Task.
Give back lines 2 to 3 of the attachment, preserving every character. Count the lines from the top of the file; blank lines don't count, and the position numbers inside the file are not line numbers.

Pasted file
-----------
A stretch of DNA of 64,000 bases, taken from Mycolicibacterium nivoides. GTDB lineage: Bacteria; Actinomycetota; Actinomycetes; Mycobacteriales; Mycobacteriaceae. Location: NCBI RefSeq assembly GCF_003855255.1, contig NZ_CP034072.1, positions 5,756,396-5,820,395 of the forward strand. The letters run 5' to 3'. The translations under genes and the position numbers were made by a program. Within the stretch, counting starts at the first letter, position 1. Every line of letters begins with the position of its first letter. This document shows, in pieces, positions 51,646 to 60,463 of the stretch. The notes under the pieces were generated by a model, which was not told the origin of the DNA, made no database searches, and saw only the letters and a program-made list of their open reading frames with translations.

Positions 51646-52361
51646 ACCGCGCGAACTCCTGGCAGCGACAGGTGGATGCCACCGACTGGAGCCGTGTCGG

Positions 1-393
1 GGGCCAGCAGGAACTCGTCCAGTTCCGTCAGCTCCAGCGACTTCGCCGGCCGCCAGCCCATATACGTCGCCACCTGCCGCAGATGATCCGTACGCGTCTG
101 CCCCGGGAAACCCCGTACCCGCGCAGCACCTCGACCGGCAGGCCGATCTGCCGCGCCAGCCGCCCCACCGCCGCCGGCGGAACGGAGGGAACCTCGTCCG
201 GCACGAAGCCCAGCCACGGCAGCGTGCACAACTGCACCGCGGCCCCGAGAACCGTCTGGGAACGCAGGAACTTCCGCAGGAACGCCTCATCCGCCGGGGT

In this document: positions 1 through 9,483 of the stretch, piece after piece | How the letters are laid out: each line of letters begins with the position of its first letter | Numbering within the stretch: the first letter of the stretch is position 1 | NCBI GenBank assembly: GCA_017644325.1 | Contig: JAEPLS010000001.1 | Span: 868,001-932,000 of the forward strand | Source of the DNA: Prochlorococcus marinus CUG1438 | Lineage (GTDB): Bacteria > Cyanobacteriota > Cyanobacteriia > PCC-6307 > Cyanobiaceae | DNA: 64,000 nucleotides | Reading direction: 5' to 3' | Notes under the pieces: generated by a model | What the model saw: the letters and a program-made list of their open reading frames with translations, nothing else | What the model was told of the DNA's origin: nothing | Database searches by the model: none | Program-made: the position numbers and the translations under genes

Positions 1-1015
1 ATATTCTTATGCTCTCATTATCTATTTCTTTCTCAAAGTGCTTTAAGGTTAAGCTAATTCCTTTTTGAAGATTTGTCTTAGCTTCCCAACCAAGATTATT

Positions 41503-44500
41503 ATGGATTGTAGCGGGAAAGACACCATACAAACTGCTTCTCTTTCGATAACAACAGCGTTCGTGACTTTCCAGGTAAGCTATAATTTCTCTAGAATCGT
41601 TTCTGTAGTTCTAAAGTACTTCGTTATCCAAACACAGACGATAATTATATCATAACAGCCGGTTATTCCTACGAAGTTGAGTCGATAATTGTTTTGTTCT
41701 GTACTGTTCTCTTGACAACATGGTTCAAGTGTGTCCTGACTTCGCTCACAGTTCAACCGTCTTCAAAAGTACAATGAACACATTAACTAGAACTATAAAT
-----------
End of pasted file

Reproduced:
Positions 51646-52361
51646 ACCGCGCGAACTCCTGGCAGCGACAGGTGGATGCCACCGACTGGAGCCGTGTCGG